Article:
HOWEVER ... I see a problem coming up. My dearest companion of nearly 2 score years has always had a habit of waiting until I was most unlikely to hear before chirping up in a soft, indoor voice and asking for a response. For example, I will be in the kitchen with the coffee grinder going and she will be in the living room with the TV going, facing away from me, and then she asks a question... Other people have noticed the same thing. When we were poor college students and sharing a house to keep down expenses the other people commented on it.

          Somehow I know that she will never accept that there are two sides to this communication deal... and that it's not totally my medical problem if she is whispering at me from the next county over while I am standing between active D-9 Dozers and Jackhammers.

          AAAAIIIIIEEEEEEEEEEE

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          • #6
            Just the reason we need to all get behind the fight for legal silencers. It's crazy, in countries where guns are restricted silencers are sold over the counter as hearing protection. In the U.S. you pay $200 for a tax stamp & wait 6-9 months. Hunters aren't going to wear ear muffs or other hearing protection & I don't want our Grandkids to end up like us.

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            • #7
              The reason they cost so much is because "only" licensed practitioners can sell them (FDA and State Gov Regs)
              Supposedly they know what the settings should be. I don't mean to be sarcastic but I had a hearing test last year and they
              had a computer in the sound booth with me and it was running and I could hear the HD and Fan even with my ear muffs on.
              After the test ( which I failed ) I told the licensed person that the PC should not be in the booth due to noise and she said " Well, no one else has ever complained !" ..........well DUH ! I left in a hurry...having a license does not mean you are smart !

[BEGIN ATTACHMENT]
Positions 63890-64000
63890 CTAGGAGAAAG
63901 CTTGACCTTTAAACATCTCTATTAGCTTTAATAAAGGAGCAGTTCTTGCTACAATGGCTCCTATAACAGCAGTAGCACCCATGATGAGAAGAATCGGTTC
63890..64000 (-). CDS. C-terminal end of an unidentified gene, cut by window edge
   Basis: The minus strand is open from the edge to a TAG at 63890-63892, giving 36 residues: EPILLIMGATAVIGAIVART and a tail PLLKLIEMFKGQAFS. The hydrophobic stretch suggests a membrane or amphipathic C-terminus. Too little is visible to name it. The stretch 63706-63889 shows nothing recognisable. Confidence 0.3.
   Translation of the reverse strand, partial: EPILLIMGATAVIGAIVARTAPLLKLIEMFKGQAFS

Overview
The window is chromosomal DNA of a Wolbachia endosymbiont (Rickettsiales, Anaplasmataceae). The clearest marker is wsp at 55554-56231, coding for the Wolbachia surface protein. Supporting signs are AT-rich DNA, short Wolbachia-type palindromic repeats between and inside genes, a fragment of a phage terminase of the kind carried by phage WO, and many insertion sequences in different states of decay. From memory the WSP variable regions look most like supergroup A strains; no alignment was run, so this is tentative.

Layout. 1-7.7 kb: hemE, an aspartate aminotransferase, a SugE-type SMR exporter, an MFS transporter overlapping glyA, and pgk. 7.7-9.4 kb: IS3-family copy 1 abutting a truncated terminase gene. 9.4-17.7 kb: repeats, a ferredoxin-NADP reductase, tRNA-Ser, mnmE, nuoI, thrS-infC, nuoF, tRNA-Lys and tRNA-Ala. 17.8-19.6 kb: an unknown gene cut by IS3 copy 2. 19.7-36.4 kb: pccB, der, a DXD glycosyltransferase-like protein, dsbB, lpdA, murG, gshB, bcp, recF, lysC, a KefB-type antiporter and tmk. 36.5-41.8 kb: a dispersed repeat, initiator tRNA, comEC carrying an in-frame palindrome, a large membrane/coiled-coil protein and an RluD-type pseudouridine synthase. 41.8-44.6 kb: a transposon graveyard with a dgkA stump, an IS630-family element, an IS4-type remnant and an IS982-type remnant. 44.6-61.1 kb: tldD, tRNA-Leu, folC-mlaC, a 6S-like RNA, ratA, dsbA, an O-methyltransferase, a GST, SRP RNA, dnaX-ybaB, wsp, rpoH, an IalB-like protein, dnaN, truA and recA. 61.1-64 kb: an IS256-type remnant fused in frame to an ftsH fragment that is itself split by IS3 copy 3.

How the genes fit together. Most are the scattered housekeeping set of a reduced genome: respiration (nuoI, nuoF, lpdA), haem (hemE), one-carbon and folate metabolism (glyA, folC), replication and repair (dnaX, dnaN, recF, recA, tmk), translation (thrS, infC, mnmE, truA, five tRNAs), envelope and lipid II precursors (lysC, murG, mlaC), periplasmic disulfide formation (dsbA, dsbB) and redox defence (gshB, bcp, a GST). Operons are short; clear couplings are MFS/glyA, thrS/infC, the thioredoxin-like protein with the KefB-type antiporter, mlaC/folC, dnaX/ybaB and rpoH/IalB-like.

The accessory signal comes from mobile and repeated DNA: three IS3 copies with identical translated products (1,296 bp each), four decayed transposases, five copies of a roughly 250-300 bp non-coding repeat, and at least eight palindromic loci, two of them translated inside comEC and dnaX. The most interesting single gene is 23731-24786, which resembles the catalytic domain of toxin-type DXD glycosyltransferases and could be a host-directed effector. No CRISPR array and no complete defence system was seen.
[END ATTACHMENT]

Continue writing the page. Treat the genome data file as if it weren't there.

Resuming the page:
There is a movement to bypass the Hearing Aid Industry and it's absolute control of supply, distribution and pricing.
              I heard one of the drivers for this and they say that hearings aids should cost in the 200 dollar range if they can get the laws changed. It is one big ripoff

              Walmart took a case last year to a Federal Appeals court in Texas last year and won !. The court said as I understand it , that the FDA rules did not specify a license as being required. Thus Walmart in Texas can sell direct to the consumer without all the hoopla. Obviously all the Licensed practioners are screaming to high heaven--I can even hear them with poor hearing !.

              I really hope this gets traction, as I need a hearing aid also

              Rich
              Last edited by Rich Carlstedt; 12-06-2017, 12:09 AM.
              Green Bay, WI

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              • #8
                I have suspicions that I am losing high frequency hearing due to my job. I am very bad about not wearing ear plugs when doing the walk arounds on the 747. When the air packs are running along with the APU, its a very noisy environment.

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                • #9
                  Hunters have it the worse - long periods of dead quiet - ears are kinda like the pupils of your eyes in the dark - they allow for more sound to come in when it's dead quiet or are more receptive to it somehow, then like a light switch getting flicked on ---- BOOOMMM!!!

                  congrats --- you just destroyed a certain percentage of those little vibration receptors thingies or whatever